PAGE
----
Women also face unexamined assumptions and criticisms about their personal lives or their risk-taking abilities when it comes to promotions, and a lack of support when it comes to rejoining the workforce after maternity leave, as companies fail to grasp the gendered differences in workloads and familial responsibilities. These criticisms extend to penalizing women for taking on traditionally ‘male’ qualities in the office: assertiveness, power, decisiveness and open pride. Women’s behaviours and dress are subject to judgment, and she must navigate the fine line between stylish and frumpy, attractive or bimbo. We applaud women for taking care in their dress, but then call them superficial for the same actions.
Often many of the above experiences interact, creating inevitable double-binds. A woman might be gender stereotyped in a positive manner in an evaluation (she is caring and thoughtful), but this might lead her to also be evaluated negatively as incompetent or not suitable for leadership, because
A. those qualities are not valued and
B. she is unable to express other (traditionally male) qualities because she knows she will be penalized for those too.
Ultimately, second generation gender bias seems to point to the continued cultural view of women in positions of power as an anomaly – making her every move, decision, presentation and fashion choice subject to scrutiny and judgment. At the end of the day, we are not judged against the same nor equal set criteria or standards as our male counterparts.
There are solutions.
Measurements of accountability on diversity and inclusion shed light on what is really happening in the workplace and put a quantifiable touch on pervasive sentiments. Quantitative evaluations should begin at the recruitment pool-level, analyze retention rates and continue all the way to the number of women in positions of power at the CEO level. With this data, gender mainstreaming is an key second step to uprooting the causes of second generation gender bias. It can seek to understand the quantitative data through a gendered lens and work to correct inequalities through the creation and use of checklists, indicators and quotas.
Managers, supervisors and decision-makers must then be held accountable to these controls. A system of penalties and rewards with the importance of diversity and inclusiveness receiving top-down support, both in face-time and financial support, is a great way to motivate managers to prioritize diversity. Trainings should necessarily involve men and women and concentrate on highlighting discriminating or different behaviours and work towards educating and changing attitudes. Outcomes should include understanding and supporting flexible working hours, providing mentorship and promotion training and presenting staff with role models that demonstrate inclusiveness and diversity in their every day work activities. Diversity should also be mainstreamed through the hiring process, so a new generation of employees that prioritizes inclusiveness and diversity is created and not simply hoped for.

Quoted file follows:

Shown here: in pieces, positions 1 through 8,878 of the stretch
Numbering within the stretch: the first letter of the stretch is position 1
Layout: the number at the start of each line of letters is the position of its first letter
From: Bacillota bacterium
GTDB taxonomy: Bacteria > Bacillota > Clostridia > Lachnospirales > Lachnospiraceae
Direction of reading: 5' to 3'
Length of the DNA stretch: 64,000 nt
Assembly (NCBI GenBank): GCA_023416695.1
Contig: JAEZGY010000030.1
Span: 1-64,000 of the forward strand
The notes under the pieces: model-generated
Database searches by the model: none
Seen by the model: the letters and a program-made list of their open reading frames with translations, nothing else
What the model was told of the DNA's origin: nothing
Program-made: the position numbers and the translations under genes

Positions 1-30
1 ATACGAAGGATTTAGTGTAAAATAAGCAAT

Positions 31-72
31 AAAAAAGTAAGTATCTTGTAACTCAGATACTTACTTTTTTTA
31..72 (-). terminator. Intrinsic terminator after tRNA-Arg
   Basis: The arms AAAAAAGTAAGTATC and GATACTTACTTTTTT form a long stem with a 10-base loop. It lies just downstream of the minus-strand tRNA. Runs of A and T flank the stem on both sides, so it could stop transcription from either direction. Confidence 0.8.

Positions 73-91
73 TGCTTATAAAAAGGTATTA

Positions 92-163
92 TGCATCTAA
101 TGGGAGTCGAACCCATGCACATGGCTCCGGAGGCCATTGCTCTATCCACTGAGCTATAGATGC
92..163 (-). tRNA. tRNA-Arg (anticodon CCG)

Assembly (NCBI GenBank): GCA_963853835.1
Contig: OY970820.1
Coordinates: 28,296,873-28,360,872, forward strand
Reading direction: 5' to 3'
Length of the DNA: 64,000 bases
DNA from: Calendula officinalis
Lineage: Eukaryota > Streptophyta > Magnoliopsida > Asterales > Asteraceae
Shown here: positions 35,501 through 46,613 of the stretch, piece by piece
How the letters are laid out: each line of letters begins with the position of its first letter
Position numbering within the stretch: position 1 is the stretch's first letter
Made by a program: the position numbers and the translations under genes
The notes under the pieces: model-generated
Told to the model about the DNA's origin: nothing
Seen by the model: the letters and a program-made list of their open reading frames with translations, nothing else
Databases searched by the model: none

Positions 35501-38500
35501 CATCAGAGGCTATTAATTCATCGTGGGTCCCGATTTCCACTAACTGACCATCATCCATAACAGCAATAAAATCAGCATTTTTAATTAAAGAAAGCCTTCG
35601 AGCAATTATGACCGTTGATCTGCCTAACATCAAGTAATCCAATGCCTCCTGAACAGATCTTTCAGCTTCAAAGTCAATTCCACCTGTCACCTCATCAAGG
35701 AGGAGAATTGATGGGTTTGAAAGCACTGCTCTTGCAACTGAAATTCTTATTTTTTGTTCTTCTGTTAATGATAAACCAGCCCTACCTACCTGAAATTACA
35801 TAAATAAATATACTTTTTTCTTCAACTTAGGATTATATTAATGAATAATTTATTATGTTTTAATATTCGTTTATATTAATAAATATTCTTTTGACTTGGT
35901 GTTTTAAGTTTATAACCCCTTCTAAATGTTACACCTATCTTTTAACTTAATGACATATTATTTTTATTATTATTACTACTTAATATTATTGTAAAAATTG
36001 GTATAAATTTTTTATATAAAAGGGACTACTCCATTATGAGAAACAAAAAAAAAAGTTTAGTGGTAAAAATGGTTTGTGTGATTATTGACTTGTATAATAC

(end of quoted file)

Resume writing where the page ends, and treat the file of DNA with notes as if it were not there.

It is important to remember that the tendency will be for structures to favour a masculine (and usually white) approach to work and leadership unless consistent efforts are made to alter this course. Men still get more of the big projects with a larger portion of the funding, and then receive more attention for the work accomplished. There are still not comprehensive reintegration packages for women who wish to begin families nor is there cohesive understanding of the importance of offering part-time work nor of it remaining distinctly part-time (and not full time for part time pay). There is, of course, the persistent gender wage gap and womenleaving the workforce in droves due to a lack of mobility, childcare issues and the inevitable glass ceiling.
Perhaps when the trifecta of business, media and politics does a better job in supporting the promotion of women into and in prominent positions of power, the trickle down effect will not only be more women vying for these roles but also an acceptance of women as ‘normal’ in these positions. Until then it seems we are still apprehensive of the female body – and view any quest for power, leadership or decision-making roles as completely incongruent with what her role ‘should’ be.